Israeli military intelligence has warned that there will be activists on the flotilla from Turkish group IHH — which Israel says is an affiliate of Hamas — even though the Mavi Marmara isn’t participating. It has also alleged that some activists will be armed with chemicals to use against soldiers.
Dror Fyler, a spokesman for the flotilla, said that the activists on the ship are committed to nonviolence. He accused the IDF of looking for an excuse to provoke violence.
As the castoff date continues to be delayed through the last week, organizers of the flotilla ships this week accused saboteurs of damaging the ships docked in Greece to prevent them from sailing. There were also allegations that the Greek government had given in to diplomatic pressure from Israel and the US to delay the boats.
After last year’s flotilla, a military committee of inquiry suggested Israel should devise a method for a “cold” stoppage of the ship to avoid clashes like last year. But no such method has been developed, according to a navy seal who has participated in the training. Instead, the army is preparing to again board the ship using water cannons and attack dogs, and has consulted with riot control specialists, according to the Jerusalem Post
“If the boats are deep at sea, it is problematic: blocking it can lead to sinking. Positioning another vessel in its way can cause a crash,” said Shlomo Brom, the former head of the IDF planning unit. Sabotaging vessels so that they are crippled at sea is also risky, he said.
Still, even if Israel comes into a face-to-face confrontation with the activists, the fact that it has lifted a ban on imports into Gaza puts it on more solid ground for public diplomacy.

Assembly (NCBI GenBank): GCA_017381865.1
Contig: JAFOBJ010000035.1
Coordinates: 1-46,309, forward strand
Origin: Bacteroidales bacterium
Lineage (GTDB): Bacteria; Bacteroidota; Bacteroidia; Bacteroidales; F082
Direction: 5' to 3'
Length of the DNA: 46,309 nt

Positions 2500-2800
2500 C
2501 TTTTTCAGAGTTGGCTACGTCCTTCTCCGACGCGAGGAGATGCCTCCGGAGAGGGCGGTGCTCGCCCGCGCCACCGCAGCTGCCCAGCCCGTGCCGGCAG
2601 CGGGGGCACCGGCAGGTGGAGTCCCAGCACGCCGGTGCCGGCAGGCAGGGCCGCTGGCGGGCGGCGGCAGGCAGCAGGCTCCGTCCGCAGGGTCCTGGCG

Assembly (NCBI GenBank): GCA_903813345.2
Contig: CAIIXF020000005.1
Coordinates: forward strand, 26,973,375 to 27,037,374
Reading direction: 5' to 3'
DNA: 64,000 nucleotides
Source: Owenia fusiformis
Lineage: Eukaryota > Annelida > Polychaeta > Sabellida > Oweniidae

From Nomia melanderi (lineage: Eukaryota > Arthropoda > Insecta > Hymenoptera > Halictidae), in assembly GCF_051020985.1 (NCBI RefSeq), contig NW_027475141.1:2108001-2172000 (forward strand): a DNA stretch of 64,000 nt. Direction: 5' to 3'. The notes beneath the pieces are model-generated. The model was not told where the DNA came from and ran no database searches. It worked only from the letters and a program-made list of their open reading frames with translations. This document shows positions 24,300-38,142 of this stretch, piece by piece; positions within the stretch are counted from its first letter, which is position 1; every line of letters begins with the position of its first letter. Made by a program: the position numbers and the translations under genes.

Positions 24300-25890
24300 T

The restored flow of consumer goods and industrial raw materials to Gaza has given Israel a more effective position to argue against the flotilla.
In an April report, the International Monetary Fund described the economy of Gaza trying to “catch up” to normal levels: it noted a 15 percent jump in output in 2010, (though that remains 20 percent below what it was six years ago).
Critics still say that Israeli restrictions on exports from Gaza and the ban on the import of building materials will greatly hamper any recovery in Gaza.
“There have been improvements over the last year, but we’re far from a policy of free movement,” said Sari Bashi, director of Gisha, an Israeli nonprofit that advocates for lifting restrictions on the Palestinians there.
The Israeli government, for its part, says that it is still concerned about a security risk from exports. It also says that imported construction materials could be used by Hamas to build weapons.
Egypt’s decision to relax its border-crossing regime with Gaza counts as another mitigating factor in Israel’s effort to respond the flotilla group. Though Gazans complain that the change is barely felt, Israel can claim that Gaza is open.
“Israel has made the moral point that the flotilla is not a humanitarian event, but is more of immoral support for Hamas, and designed to provide more military equipment,” said Steinberg. “I think this is going to be the last of the flotillas.”